Army Sexual Harassment/Assault Response & Prevention

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Sexual assault can occur regardless of gender. Hazing, physical abuse, and humiliation can be forms of sexual assault if the actions include sexual force, threats, intimidation, or abuse of authority. If you do not or cannot consent, it is sexual assault.

More male Soldiers are coming forward to get help. If you were sexually assaulted, know that you are not alone. The following list includes some of the common experiences shared by men who have survived sexual assault. It is not a complete list, but it may help you to know that other people have had similar experiences:

  • Anxiety, depression, fearfulness, or post-traumatic stress disorder
  • Avoiding people or places that are related to the assault or abuse
  • Concerns or questions about sexual orientation
  • Fear of the worst happening and having a sense of a shortened future
  • Feeling like "less of a man" or that you no longer have control over your own body
  • Feeling on-edge, being unable to relax, and having difficulty sleeping
  • Sense of blame or shame over not being able to stop the assault or abuse, especially if you experienced an erection or ejaculation
  • Withdrawal from relationships or friendships and an increased sense of isolation
  • Anger issues/lashing out
  • Substance abuse issues

Some men may feel as though what happened to them was not a criminal act because their experience with sexual violence was disguised as bullying, hazing, or other abusive acts. Bullying is typically an exclusive behavior with the ultimate goal to belittle, breakdown, and further hurt an individual. Hazing is an inclusive behavior, with the goal to bring an individual into the “fold” or “brotherhood.” – DoD Safe Helpline

Step Up for Your Brother Campaign

Sexual harassment and sexual assault can occur regardless of gender. However, men are less likely to report incidents or seek help, for fear of stigma surrounding male sexual harassment and sexual assault. As fellow Soldiers, we can create an environment where all sexual violence is not tolerated. What will you do to step up for your brother?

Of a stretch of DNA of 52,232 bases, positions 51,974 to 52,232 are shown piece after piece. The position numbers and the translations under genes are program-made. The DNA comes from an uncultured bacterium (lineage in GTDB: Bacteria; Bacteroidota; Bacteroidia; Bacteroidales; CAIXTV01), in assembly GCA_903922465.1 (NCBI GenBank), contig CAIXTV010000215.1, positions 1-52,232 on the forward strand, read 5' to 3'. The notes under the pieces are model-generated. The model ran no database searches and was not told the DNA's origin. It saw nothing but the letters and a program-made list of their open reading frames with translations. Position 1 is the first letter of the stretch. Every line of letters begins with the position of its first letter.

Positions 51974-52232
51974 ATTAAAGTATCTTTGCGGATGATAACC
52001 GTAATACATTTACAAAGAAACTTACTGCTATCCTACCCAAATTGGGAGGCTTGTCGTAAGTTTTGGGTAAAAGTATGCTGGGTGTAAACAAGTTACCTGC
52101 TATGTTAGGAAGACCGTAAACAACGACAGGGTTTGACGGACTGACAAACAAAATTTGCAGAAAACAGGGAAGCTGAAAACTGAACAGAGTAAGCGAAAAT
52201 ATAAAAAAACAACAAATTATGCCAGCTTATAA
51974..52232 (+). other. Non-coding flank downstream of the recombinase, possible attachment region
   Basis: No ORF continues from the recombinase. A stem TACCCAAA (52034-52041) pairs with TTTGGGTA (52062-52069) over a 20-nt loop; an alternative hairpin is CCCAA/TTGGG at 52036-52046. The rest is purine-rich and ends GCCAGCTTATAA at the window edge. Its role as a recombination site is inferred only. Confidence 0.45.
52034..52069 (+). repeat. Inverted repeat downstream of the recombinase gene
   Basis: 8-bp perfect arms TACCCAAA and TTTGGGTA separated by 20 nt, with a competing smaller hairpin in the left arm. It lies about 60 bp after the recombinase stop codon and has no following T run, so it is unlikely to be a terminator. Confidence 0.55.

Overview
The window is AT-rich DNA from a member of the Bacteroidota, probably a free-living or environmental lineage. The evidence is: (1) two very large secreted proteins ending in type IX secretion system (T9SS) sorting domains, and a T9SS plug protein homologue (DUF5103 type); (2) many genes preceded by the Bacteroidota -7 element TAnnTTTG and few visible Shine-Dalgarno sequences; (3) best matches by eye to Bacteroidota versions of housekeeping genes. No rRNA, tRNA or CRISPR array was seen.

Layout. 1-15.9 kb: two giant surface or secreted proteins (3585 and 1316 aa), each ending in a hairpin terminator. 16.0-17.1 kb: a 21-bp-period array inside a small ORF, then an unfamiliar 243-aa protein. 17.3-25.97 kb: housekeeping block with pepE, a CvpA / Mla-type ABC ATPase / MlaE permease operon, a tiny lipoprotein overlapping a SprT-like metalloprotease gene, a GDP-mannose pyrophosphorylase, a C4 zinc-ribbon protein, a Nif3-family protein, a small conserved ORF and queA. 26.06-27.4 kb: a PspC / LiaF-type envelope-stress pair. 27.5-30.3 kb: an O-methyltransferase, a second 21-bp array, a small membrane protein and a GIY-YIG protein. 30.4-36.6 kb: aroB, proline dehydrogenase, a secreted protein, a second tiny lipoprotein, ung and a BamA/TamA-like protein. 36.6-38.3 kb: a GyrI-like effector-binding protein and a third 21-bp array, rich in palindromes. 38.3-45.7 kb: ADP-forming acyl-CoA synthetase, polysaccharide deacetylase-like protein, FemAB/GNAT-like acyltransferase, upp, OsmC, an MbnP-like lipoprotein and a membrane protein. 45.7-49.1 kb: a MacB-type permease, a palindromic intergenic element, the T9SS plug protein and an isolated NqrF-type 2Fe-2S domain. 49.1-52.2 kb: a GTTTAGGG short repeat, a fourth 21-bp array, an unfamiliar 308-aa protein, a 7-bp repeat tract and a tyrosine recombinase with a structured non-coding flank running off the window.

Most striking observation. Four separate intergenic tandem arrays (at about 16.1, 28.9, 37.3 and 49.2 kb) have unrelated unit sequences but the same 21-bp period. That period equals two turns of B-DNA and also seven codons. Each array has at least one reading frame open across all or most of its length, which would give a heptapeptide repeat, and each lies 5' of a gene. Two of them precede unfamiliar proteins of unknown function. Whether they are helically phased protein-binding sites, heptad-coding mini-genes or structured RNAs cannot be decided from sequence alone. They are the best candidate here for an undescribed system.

DoD Men's SAPR Campaign

DoD’s Men’s Sexual Assault Prevention and Response (SAPR) Campaign focuses on sexual assault experienced by male service members. It addresses the personal impact and negative effects on readiness and unit cohesion when sexual assaults occur. The campaign also provides vital education and access to important resources to both SAPR professionals and victims of sexual assault.


Contact Your Sexual Assault Response Coordinator (SARC)

Communication between you and a Sexual Assault Response Coordinator (SARC) or Victim Advocate (VA) is privileged and will not be released to others (MRE 514). Our professionals will ensure you are protected, treated with dignity and respect, and receive timely access to appropriate medical treatment. Response services are always confidential.

Find your SARC


The DoD Safe Helpline is available 24 hours a day, 7 days a week and is both anonymous and confidential, as well as secure. Staff members will listen to your concerns, discuss safety planning, provide information about resources and, when you are ready, connect you with local resources such as a Sexual Assault Response Coordinator (SARC) or Victim Advocate (VA).

Call 877-995-5247 to be connected with a trained Safe Helpline staff member.

DSN users can call Safe Helpline by dialing 877-995-5247.

For those unable to call toll-free or DSN, call 202-540-5962.

Chat with Staff Member

Download the Safe Helpline App for direct access to chat, text, and additional resources.